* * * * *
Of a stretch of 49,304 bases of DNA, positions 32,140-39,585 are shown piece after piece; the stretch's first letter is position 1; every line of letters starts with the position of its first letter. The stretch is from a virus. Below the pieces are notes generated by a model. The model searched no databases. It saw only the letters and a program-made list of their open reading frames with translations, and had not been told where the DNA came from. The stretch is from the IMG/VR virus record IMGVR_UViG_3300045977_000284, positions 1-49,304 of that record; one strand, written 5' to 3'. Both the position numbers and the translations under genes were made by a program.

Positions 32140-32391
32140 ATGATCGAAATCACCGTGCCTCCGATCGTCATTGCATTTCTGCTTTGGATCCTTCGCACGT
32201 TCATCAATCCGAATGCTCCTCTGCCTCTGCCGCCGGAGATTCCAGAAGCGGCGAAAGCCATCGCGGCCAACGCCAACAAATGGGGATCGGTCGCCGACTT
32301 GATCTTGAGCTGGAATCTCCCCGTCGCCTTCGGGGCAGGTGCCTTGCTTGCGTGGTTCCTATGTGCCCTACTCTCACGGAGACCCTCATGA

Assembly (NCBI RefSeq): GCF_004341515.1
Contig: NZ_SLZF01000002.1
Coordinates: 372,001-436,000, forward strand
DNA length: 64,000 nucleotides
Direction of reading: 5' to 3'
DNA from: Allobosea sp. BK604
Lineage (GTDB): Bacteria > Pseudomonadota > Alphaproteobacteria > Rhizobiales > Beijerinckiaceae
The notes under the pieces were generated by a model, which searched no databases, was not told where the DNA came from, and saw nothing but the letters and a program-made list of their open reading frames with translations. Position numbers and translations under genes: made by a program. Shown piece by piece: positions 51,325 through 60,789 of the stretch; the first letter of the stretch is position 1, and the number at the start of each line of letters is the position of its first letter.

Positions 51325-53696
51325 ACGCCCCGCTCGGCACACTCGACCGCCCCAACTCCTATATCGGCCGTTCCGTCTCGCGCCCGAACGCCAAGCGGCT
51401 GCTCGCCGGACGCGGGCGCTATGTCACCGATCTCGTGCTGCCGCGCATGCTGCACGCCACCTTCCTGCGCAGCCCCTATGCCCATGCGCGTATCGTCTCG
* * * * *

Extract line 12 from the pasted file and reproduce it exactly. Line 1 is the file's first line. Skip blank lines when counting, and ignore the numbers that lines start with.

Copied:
Lineage (GTDB): Bacteria > Pseudomonadota > Alphaproteobacteria > Rhizobiales > Beijerinckiaceae